In 1990, after the fall of the Berlin Wall and the beginnings of German reunification, the consignor began legal proceedings to have the picture returned to him. In 1997, the Berlin Regional Court ruled that the confiscation of the picture was unlawful, as was the donation to the informant, as the consignor was unaware of the informant’s real identity. In 2003, the same court began to process the restitution claim, and in November 2007, the painting was finally restituted to the proper owner
Lucas Cranach The Elder’s Portrait of Sybil of Cleves
This portrait of Princess Sybille of Cleves (1512-1554) was painted when she was fourteen years old and newly betrothed to Johann Friedrich I, the future Elector of Saxony. Sybille grew up at court in Düsseldorf with her sister Anne, the fourth wife of Henry VIII, who famously was painted by Hans Holbein the Younger for Henry VIII to view his future wife for the first time. The union between Sybille of Cleves and Johann Friedrich of Saxony was a far more successful union that the one between Anne and Henry, and seems to have been genuinely affectionate. This portrait of Sybille was painted sometime after her betrothal in September 1526 and before her marriage on June 1527. The jeweled and feathered wreath, the object most associated with the bride in sixteenth-century Germany, is the most obvious indication the portrait was painted after the betrothal at Burg on the Wupper. At the wedding ceremony at Torgau, Lucas Cranach provided the lavish decorations.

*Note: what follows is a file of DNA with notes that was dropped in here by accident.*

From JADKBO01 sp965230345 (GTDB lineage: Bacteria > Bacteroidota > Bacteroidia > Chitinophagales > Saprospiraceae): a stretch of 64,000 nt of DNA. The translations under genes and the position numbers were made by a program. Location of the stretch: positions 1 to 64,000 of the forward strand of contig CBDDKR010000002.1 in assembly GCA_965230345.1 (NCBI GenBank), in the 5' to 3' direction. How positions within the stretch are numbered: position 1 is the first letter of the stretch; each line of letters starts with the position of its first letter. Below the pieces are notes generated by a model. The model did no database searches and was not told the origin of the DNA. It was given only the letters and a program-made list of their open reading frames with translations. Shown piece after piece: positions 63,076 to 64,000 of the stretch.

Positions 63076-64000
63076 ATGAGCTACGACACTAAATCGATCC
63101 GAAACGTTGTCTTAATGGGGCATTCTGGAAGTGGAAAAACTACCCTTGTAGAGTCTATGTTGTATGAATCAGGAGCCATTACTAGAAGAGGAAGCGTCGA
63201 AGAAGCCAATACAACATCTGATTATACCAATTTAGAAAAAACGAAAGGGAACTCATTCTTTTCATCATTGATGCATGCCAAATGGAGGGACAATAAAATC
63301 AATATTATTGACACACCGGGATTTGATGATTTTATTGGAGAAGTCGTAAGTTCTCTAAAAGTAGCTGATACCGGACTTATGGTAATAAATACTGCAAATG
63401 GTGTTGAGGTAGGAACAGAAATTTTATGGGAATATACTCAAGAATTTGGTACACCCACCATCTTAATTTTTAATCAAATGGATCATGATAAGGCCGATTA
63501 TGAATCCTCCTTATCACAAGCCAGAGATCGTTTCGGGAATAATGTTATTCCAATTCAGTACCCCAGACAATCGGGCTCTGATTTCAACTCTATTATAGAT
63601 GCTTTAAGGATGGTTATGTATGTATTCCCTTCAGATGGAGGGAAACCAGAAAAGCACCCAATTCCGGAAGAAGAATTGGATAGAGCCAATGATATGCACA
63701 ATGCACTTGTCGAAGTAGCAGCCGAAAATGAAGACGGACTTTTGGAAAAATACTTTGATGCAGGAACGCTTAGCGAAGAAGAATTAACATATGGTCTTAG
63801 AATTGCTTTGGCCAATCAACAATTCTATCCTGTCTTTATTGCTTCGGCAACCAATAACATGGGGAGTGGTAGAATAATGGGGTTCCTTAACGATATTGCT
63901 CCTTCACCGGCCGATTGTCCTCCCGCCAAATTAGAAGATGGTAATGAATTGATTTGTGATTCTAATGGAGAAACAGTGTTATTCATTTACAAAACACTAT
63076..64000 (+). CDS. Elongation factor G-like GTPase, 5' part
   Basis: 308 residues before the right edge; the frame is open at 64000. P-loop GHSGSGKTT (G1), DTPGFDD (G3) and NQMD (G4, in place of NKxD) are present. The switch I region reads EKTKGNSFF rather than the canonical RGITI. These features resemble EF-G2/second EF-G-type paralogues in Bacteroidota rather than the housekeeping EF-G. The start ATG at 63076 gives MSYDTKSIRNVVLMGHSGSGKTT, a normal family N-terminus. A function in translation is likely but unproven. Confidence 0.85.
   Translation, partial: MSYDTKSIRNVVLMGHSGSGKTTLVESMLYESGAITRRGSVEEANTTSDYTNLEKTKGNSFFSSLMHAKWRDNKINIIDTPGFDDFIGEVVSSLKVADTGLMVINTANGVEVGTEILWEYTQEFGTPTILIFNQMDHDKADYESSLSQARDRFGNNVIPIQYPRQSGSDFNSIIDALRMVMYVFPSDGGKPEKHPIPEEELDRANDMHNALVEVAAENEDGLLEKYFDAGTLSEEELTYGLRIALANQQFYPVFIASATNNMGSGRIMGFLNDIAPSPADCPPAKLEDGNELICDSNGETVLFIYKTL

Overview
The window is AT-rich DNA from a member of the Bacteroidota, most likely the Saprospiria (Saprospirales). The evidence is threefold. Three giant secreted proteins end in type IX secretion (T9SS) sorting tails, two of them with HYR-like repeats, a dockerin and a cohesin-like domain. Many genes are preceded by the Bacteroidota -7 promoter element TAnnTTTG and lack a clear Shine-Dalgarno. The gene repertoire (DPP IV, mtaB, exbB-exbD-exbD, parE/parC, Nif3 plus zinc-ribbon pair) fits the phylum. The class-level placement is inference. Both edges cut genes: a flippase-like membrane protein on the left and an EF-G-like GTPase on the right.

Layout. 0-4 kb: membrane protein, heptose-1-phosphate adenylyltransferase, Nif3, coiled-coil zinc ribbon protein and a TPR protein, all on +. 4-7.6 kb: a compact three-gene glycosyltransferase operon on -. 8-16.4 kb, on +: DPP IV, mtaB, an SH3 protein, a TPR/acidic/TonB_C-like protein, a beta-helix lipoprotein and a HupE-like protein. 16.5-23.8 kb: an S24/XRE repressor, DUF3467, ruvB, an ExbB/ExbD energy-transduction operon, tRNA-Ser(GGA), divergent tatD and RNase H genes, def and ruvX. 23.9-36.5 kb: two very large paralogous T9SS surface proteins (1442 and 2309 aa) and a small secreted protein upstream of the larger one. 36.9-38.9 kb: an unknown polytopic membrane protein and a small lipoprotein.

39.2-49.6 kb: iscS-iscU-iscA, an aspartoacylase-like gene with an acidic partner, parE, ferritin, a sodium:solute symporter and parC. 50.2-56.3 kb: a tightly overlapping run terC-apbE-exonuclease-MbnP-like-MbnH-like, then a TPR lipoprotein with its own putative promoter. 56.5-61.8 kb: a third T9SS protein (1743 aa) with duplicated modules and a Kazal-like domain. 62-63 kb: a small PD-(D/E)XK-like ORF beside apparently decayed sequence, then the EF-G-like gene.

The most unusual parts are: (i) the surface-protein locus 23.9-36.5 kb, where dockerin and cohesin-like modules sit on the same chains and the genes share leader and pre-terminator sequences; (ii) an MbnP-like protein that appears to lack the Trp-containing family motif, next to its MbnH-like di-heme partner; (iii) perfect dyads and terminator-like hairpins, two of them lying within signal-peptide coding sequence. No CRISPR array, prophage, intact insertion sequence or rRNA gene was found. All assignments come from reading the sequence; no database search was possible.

Cranach’s linear, highly decorative and almost abstract style both served the function of court portraiture in sixteenth-century Germany and appeals to the modern viewer. This astounding ability to speak to two vastly different worlds is nothing short of a testament to Cranach’s genius.
A wooded landscape with a herdsman, cows and sheep near a pool, circa 1786 by Thomas Gainsborough, is one of the most beautiful Gainsborough landscapes to come on the market in recent years (estimate: $3,000,000-5,000,000). Last sold at Christie’s New York in January 1999 for $2,092,500, the painting set a new world auction record at that time. With the current record for Gainsborough standing at $3,892,132, this magnificent landscape demonstrating all the finest qualities of Gainsborough’s late romantic style has the potential to set a new market record for one of the greatest English landscape artists.